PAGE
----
(provided by the applicant): Rising cost of healthcare fostered the demand for mechanisms to ensure money being spent wisely and the need for good comparative effectiveness (CE) information. The applicant who was trained in cardiology and advanced epidemiologic methods with a wealth of experience in CE studies aspires to improve methods of CE research for cardiovascular disease (CVD) using large databases that can potentially produce highly generalizable and directly applicable CE evidence. Specifically, the applicant will 1) develop new databases to study CE of therapies in patients with heart failure (HF) and coronary artery disease (CAD) by linking large claims databases from Medicaid, state pharmacy assistance programs, and Medicare with large clinical registries of CAD and HF and 2) develop and evaluate models for 3 analytic techniques A) high dimensional propensity score using data mining techniques, B) instrumental variable analysis, and C) propensity score calibration to combat bias due to lack of detailed clinical information in claims data research assessing CE of therapies in HF and CAD. When evaluating the validity of these analytic techniques in claims data analyses, the new databases linking claims and registries will be used as the gold standard. CAD will serve as an example when claims data lack information on potential confounders (e.g., disease severity) and HF will serve as an example when claims data also lack potential effect modifiers (e.g., ejection fraction). These proposed methods will be assessed using 4 clinically relevant CE questions: 1) angiotensin-converting enzyme inhibitors (ACEIs) vs. angiotensin II receptor blockers (ARBs) after myocardial infarction, 2) atorvastatin vs. other statins after acute coronary syndrome, 3) ACEIs vs. ARBs for HF, and 4) implantable cardioverter-defibrillators vs. medical therapy for HF. The applicant will have a full access to the aforementioned data sources and full support from collaborators, Drs. Sebastian Schneeweiss (epidemiology method), Robert Glynn (statistics), Lynne Stevenson (cardiovascular care), Francis Cook (data mining) and Richard Gliklich (registries). The applicant will enroll in coursework and attend seminars for statistics to hone skills in advanced analytic methods. She will also attend local and national seminars/conferences for CVD to update relevant clinical knowledge. This award would play an important role in the applicant's development as an outstanding researcher who can provide leadership in CE research for CVD, especially in large database methods.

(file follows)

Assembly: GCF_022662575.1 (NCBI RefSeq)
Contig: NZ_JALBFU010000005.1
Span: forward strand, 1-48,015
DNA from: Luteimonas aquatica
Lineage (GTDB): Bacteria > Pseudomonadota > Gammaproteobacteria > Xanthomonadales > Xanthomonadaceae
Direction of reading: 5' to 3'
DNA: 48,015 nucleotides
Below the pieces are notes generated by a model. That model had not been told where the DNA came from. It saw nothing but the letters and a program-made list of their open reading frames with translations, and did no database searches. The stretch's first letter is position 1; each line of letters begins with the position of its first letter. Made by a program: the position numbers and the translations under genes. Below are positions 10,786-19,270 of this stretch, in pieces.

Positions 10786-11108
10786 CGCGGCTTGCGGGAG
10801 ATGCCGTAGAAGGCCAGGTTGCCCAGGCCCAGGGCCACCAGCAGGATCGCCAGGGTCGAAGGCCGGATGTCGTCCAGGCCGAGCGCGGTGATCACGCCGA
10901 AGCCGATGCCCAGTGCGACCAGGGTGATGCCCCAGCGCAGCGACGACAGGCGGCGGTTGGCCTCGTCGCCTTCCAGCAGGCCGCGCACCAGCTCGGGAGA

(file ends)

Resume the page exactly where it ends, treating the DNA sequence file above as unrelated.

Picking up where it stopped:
Agency
National Institute of Health (NIH)
Institute
Agency for Healthcare Research and Quality (AHRQ)
Type
Research Scientist Development Award - Research (K02)
Project #
5K02HS017731-06
Application #
8325847
Study Section
HSR Health Care Research Training SS (HCRT)
Program Officer
Anderson, Kay
Project Start
2008-09-30
Project End
2013-09-29
Budget Start
2012-09-30
Budget End
2013-09-29
Support Year
6
Fiscal Year
2012
Total Cost
Indirect Cost
Name
Duke University
Department
Internal Medicine/Medicine
Type
Schools of Medicine
DUNS #
044387793
City
Durham
State
NC
Country
United States
Zip Code
27705
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